by the railroad track,
And a train goin' by
goin' clackity-clack.
You gotta look for poetry
in everything you see.

Like a Taco Bell
with flag waivin' high,
Silhouetted against the
pretty blue sky.
You gotta look for poetry
in everything you see.

Or the Inn on the Bayou
near Interstate Ten,
And a welcome sign
saying, "Come right in!"
Gotta look for poetry
in everything you see.

Like a Cajun catching crabs
on the Calcasieu,
Or a tanker loaded down
goin' up the Bayou.
You gotta look for poetry
in everything you see.

If you wanta be a poet,
you gotta look for those poems;
You gotta see that poetry;
and you gotta write it down.
YOu gotta look for poetry
in everything you see.

It helps if you have
somethin' to say;
But even if you don't,
Write some poems anyway;
You gotta look for poetry
in everything you see.

You'll write good poems
most of the time;
And most people like 'em
better if they rhyme;
But even if they don't,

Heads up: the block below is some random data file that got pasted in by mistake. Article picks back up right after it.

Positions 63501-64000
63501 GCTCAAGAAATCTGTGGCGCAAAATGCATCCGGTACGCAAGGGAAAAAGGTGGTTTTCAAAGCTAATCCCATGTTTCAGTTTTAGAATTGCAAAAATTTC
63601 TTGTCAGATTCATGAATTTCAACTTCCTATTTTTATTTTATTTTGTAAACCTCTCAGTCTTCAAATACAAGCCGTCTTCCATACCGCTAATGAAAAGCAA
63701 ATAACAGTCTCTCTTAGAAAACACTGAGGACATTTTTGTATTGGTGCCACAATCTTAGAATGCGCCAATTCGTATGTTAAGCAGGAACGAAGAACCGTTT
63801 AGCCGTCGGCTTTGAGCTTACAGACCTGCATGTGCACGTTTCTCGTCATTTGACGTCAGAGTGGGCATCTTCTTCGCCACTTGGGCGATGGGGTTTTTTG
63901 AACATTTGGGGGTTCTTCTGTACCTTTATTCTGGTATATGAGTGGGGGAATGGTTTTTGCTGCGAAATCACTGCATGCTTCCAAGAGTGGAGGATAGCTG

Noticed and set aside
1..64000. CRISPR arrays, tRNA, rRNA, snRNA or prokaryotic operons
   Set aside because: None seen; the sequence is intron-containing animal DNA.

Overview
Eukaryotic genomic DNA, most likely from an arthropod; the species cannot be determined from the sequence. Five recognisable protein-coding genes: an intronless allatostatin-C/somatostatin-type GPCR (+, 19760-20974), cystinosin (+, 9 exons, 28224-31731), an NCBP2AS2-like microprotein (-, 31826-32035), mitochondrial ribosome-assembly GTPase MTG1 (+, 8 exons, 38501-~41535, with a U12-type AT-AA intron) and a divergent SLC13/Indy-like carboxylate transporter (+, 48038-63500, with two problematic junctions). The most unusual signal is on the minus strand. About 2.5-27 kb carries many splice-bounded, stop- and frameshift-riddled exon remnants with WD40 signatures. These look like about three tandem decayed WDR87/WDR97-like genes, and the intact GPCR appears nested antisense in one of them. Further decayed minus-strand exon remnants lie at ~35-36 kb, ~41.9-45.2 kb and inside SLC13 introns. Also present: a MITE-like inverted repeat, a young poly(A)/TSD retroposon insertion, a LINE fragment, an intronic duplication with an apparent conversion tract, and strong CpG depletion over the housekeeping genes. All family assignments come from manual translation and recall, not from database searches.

don't let that stop you.
Just look for poetry
in everything you see.

No Money, No Friends!

by

Hardy Parkerson

I just don't understand it:
Why friends abandon me,
When I'm as nice a guy
As one could ever be.

But people hate a nice guy,
For a nice guy never wins;
So I'll make a million dollars,
And then they'll be my friends.

For they all love a rich guy;
But when you're down and broke,
No one wants to be your friend;
And that, my friend, 's no joke!

Friends you haven't any,
When you haven't got a penny.

Tips

by

Hardy Parkerson

When I give tips,
My wife always quips,
"A fool and his money
soon part!"
But I believe
"Give and ye shall receive!"
From the bottom of my heart.

What Are We Fightin' For?

by

Hardy Parkerson

O, they took me out of school
And sent me up to Fort Leonard Wood.
They taught me about Charlie
And how he was no good.
O, they taught me how to shoot a gun
And how to win the war,
But they never, ever told me
What we were fightin' for.

Keep A Pen and Pad Beside Your Bed

by

Hardy Parkerson